This year has been the worst ever for global warming–er, climate change. Not just because temperatures are near record lows for much of the eastern United States, but also because the western states have been warm and dry. That has led foolish politicians to claim that both the cold and the warmth are evidence of a scientific theory that few of them could actually explain if you asked them. Whatever happens, it’s “climate change,” because even the extreme cold must have been caused by some kind of heating somewhere else in the world.
Philosopher Karl Popper described the essence of a scientific theory as “falsifiability”–i.e. it must be possible to conceive of a way to disprove the theory, so that its validity can be demonstrated and defended. Climate change, at least in popular discourse, is unfalsifiable. Everything is taken as proof that it is happening, and the repeated failure of sophisticated climate models to predict the actual, observed results is hardly noticed. Even the name of the phenomenon itself has been changed to fit the rather contradictory outcomes ascribed to it.
That is the definition of pseudoscience. (And how ironic that the “Open Society” left violates one of the core concepts of the man who invented that term.) There is, of course, some real scientific evidence to support the idea that the earth’s average surface temperature has been warming as a result of human activities that produce greenhouse gas emissions. Unfortunately, our climate is so complex that we still cannot predict the precise effects of those changes, much less rule out other factors or decide what measures to take in response.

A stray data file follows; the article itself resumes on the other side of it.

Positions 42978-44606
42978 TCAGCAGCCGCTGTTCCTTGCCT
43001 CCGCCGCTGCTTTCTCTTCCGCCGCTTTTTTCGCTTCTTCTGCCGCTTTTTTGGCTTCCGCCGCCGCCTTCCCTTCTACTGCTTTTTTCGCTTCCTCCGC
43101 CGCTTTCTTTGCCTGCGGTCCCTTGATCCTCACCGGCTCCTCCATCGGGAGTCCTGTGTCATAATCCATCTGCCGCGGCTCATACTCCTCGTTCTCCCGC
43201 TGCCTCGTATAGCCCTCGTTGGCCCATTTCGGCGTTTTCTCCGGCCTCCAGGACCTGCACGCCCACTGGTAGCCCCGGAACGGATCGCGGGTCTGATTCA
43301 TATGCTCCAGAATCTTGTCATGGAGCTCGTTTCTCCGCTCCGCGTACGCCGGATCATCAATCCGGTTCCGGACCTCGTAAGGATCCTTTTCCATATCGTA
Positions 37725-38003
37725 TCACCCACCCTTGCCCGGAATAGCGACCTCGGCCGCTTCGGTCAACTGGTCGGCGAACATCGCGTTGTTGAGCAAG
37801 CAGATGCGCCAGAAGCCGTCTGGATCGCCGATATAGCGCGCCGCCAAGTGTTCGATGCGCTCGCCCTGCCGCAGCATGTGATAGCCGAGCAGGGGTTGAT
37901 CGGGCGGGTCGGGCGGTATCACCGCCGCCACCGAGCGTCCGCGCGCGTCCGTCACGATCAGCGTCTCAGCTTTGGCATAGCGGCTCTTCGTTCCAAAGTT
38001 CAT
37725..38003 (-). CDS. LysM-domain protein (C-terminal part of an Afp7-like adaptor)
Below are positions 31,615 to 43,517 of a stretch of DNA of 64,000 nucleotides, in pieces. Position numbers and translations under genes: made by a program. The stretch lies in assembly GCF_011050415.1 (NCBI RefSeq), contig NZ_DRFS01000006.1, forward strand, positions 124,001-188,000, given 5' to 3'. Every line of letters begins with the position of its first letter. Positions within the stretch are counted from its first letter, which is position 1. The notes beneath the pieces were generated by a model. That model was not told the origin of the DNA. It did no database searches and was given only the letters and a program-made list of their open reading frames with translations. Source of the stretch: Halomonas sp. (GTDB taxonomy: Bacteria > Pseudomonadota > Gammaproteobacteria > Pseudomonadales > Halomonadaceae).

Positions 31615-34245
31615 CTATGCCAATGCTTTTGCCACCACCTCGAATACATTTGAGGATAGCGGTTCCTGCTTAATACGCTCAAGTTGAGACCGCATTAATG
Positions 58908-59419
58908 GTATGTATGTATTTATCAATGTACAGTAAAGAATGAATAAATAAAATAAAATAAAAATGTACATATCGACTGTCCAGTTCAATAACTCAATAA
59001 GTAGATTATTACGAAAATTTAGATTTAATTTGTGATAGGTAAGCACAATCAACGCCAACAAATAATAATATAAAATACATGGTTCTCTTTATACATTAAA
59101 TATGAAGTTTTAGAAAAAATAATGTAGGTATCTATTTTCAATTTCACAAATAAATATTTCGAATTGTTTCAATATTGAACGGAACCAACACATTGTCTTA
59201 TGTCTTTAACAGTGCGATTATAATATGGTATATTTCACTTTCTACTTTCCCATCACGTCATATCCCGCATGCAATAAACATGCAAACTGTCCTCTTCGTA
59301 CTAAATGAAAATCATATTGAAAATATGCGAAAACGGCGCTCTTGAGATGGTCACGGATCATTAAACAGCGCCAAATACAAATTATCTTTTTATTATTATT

So it is possible that climate change could alter weather patterns in both hot and cold directions, but until there is a model that actually explains or predicts that result, any large-scale explanation is speculative at best. President Barack Obama has gone even further, blaming the California drought on climate change and then claiming to have mitigated “severe weather.” Such foolishness, by itself, does not disprove climate change–but it does much to erode the credibility of those who pretended to be champions of scientific enlightenment.